The Once and Future King, for all its flaws, is a masterpiece of Arthurian literature. White, at his best, crafts complex motives for Malory’s characters, going to great lengths to understand the moments in Le Morte d’Arthur where Lancelot weeps, or Sir Bors’ decision to save the lady over his brother. He gently mocks conventions of medieval literature, but shows a deep appreciation for the medieval world with wonderful descriptions that allow the reader to experience it sensually. Even his political views and statements are not all irrelevant, his insistence on the humility of the human race as just one of many species and of the ignorance in our worship of progress still resonate today. A great many of his own weaknesses are self-acknowledged, White struggled to write female characters, but Gwenever is not entirely unsympathetic. Even the antidote he offers to war is only produced as a guess, a hope, a possible direction or line of thought to follow. After all, Merlyn reminds us that…

…the business of the philosopher was to make ideas available, and not to impose them on people.

Image: Detail from Dennis Nolan’s illustration to The Sword in the Stone

The Sinister Merlin

Reading Malory’s Le Morte d’Arthur through for the first time has been a thoroughly rewarding experience. I’ve made several discoveries, not so much in the content, but in my own understanding of the themes and characters of Arthurian literature. Malory, by condensing and connecting the vast assortment of romances he had access to, gives context to isolated incidents narrated in other sources. His approach is not all inclusive, but he succeeds in giving a satisfying individuality to his knights, largely by providing their histories and following them through to the end. As mentioned in my last post, I am particularly interested in his use (or sometimes avoidance) of the supernatural and this brings me to Merlin. I found Malory’s Merlin a sinister figure. This has made me aware of the fact that I have never really liked Merlin and that my dislike of him has prevented me from appreciating his reincarnations, including T. H. White’s Merlyn, Tolkien’s Gandalf and Rowling’s Dumbledore. While these latter figures are much more wholesome, they retain something of Merlin’s manipulative character, a negative trait that is startlingly apparent in Malory.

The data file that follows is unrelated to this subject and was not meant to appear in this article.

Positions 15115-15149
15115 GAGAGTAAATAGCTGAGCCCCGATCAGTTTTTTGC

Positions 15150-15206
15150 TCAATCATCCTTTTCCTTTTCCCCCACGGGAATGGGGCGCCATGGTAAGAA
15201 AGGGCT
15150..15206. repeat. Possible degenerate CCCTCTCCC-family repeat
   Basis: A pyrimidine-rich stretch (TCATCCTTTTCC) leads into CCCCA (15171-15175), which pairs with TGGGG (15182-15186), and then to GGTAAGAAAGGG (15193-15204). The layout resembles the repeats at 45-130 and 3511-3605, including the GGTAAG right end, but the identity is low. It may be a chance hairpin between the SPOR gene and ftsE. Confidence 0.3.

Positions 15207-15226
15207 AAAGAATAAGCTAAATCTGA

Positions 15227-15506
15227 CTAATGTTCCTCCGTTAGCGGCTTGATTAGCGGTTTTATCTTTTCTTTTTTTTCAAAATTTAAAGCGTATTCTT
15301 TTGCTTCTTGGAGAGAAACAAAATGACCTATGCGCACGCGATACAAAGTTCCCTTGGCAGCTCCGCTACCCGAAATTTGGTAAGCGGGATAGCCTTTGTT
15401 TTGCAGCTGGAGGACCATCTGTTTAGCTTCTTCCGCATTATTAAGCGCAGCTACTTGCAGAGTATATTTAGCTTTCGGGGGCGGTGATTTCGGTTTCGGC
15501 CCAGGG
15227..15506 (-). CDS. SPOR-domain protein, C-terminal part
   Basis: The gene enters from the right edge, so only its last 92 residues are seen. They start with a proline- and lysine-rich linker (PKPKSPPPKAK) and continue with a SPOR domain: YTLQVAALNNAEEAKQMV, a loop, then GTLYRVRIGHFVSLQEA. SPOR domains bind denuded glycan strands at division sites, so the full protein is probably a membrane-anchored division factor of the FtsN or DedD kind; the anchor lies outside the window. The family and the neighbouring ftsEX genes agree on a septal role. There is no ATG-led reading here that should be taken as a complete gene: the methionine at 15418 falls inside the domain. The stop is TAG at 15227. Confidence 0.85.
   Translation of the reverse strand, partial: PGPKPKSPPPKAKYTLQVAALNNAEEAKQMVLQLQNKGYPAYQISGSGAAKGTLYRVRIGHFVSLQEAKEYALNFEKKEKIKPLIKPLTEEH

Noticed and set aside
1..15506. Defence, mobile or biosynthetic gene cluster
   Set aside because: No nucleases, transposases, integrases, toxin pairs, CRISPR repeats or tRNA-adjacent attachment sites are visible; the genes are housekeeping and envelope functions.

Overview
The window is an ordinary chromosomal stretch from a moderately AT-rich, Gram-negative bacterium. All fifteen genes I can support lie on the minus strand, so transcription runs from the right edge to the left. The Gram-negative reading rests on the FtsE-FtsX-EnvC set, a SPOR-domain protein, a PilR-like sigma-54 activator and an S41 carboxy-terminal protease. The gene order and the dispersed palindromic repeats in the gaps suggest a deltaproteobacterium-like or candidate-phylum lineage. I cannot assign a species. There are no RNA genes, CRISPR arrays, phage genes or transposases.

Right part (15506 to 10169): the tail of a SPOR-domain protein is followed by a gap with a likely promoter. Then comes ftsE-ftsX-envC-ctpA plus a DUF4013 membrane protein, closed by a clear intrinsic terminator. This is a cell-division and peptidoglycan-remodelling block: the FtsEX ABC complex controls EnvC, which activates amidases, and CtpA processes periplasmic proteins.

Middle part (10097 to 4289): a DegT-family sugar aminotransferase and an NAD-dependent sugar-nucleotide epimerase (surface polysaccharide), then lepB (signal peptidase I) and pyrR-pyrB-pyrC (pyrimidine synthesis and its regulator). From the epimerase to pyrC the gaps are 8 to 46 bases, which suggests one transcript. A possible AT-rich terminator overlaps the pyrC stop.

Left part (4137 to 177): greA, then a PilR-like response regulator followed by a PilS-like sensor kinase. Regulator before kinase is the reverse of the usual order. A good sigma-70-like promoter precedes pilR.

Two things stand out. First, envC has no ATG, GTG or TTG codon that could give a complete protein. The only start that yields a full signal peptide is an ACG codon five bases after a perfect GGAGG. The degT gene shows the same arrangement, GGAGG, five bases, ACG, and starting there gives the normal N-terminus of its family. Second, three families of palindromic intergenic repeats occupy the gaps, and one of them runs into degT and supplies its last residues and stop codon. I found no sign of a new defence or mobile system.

In Le Morte d’Arthur, Merlin is only present in person in the first four books, where he arranges the circumstances of Arthur’s birth and ascension, interferes briefly in the tale of Balin and Balan and is eventually imprisoned by Nenive at the start of book 4:

Then soon after the lady and Merlin departed. And by ways he showed her many wonders, and so came into Cornwall. And always he lay about to have her maidenhood, and she was ever passing weary of him and would have been delivered of him, for she was afraid of him for cause he was a devil’s son, and she could not be shift of him by no mean. And so on a time Merlin did show her in a rock where as was a great wonder, and wrought by enchantment, that went under a great stone. So by her subtle working she made Merlin to go under that stone to let her wit of the marvels there, but she wrought so there for him that he came never out for all the craft he could do. And so she departed and left Merlin. (IV.1)

This passage is one of the most revealing, I feel, of Malory’s own attitude to Merlin. Nenive, rather than a seducer of Merlin who steals his magical knowledge and tricks him into the cave, is portrayed as a victim of Merlin’s lust. She is afraid of him, and this is significant, because no woman in Malory is afraid of a man who is anything but a villain. Several of Merlin’s achievements in the first four books are unexpectedly dark, Merlin:

  • Engineers the rape of Igraine by Uther by disguising him as her husband
  • Takes Arthur from his mother, who does not see him again until he is a man
  • Prophecies the birth of Mordred leading to Arthur’s own ‘massacre of the innocents’

For these acts he is accused by other Kings of witchcraft and several references are made to his paternity; according to Geoffrey of Monmouth, Merlin’s father was an incubus. The fact that Arthur respects and ‘worships’ Merlin is contrasted with the suspicion other men have of him. His infernal parentage, while lending weight to his magical abilities, seems to taint his behavior towards women, and the treatment of noblewomen is a primary indicator of nobility throughout Malory. The very fact that Merlin is punished for his lust by imprisonment suggests a moral judgement on his character.

It could be argued that Merlin also does some good in Malory. His fostering out of Arthur could be read as protecting him until he was old enough to rule, and he does advise Arthur at one point to cease killing his enemies when he has already won the battle. However, his almost omniscient knowledge of events to come is highly problematic. He uses his foreknowledge to achieve his own goals, such as establishing Arthur as king, but does not prevent the tragedies he foresees. Even his awareness of his own downfall at Nenive’s hands is submitted to, rather than averted, a weakness that deprives Arthur of his counsel and assistance in the troubles to come.

Malory’s ordering of events in the cycle gets rid of Merlin fairly quickly, possibly because his prophecies make him something of a nuisance and because he does not fit into the new morality of courtly love that concerns much of the book. However, his role as magical intercessor is soon filled by Nenive herself, who becomes a sort of fairy-godmother character who arrives at the end of a tale to reward or punish, or reveal hidden information. She does not prophecy or involve herself in state affairs, like Merlin, but in the personal relationships between men and women, who are upheld to the codes of courtly love. Like Tryamour, she becomes the otherworldly patron of a worthy knight, Sir Pelleas, and when she arrives to insist on the innocence of Guinevere, Malory tells us; ‘for ever she did great goodness unto King Arthur and to all his knights by her sorcery and enchantments.’ (XVIII.8) A statement that is nowhere mirrored in descriptions of Merlin.